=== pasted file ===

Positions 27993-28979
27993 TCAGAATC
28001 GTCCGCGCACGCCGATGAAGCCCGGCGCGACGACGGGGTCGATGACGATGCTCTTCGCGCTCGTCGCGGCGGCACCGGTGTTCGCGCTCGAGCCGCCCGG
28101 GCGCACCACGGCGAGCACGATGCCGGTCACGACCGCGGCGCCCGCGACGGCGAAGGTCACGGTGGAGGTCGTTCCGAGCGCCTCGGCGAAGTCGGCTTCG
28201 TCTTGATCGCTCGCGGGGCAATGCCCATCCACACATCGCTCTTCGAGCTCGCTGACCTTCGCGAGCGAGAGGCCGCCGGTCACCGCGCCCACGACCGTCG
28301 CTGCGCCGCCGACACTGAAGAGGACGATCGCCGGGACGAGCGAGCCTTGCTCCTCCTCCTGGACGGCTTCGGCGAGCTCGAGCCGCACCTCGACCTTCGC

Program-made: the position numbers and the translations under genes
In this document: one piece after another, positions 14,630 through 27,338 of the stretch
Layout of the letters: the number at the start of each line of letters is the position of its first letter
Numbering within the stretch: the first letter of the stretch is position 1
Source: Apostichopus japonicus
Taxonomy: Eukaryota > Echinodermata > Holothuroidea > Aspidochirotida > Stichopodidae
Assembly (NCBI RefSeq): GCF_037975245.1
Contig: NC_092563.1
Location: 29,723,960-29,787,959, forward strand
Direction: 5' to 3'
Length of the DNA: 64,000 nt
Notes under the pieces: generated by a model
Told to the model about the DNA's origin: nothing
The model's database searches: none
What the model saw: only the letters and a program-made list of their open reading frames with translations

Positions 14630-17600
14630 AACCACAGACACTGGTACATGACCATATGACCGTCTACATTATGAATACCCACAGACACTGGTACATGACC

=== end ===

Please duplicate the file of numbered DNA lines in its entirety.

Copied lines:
Positions 27993-28979
27993 TCAGAATC
28001 GTCCGCGCACGCCGATGAAGCCCGGCGCGACGACGGGGTCGATGACGATGCTCTTCGCGCTCGTCGCGGCGGCACCGGTGTTCGCGCTCGAGCCGCCCGG
28101 GCGCACCACGGCGAGCACGATGCCGGTCACGACCGCGGCGCCCGCGACGGCGAAGGTCACGGTGGAGGTCGTTCCGAGCGCCTCGGCGAAGTCGGCTTCG
28201 TCTTGATCGCTCGCGGGGCAATGCCCATCCACACATCGCTCTTCGAGCTCGCTGACCTTCGCGAGCGAGAGGCCGCCGGTCACCGCGCCCACGACCGTCG
28301 CTGCGCCGCCGACACTGAAGAGGACGATCGCCGGGACGAGCGAGCCTTGCTCCTCCTCCTGGACGGCTTCGGCGAGCTCGAGCCGCACCTCGACCTTCGC

Program-made: the position numbers and the translations under genes
In this document: one piece after another, positions 14,630 through 27,338 of the stretch
Layout of the letters: the number at the start of each line of letters is the position of its first letter
Numbering within the stretch: the first letter of the stretch is position 1
Source: Apostichopus japonicus
Taxonomy: Eukaryota > Echinodermata > Holothuroidea > Aspidochirotida > Stichopodidae
Assembly (NCBI RefSeq): GCF_037975245.1
Contig: NC_092563.1
Location: 29,723,960-29,787,959, forward strand
Direction: 5' to 3'
Length of the DNA: 64,000 nt
Notes under the pieces: generated by a model
Told to the model about the DNA's origin: nothing
The model's database searches: none
What the model saw: only the letters and a program-made list of their open reading frames with translations

Positions 14630-17600
14630 AACCACAGACACTGGTACATGACCATATGACCGTCTACATTATGAATACCCACAGACACTGGTACATGACC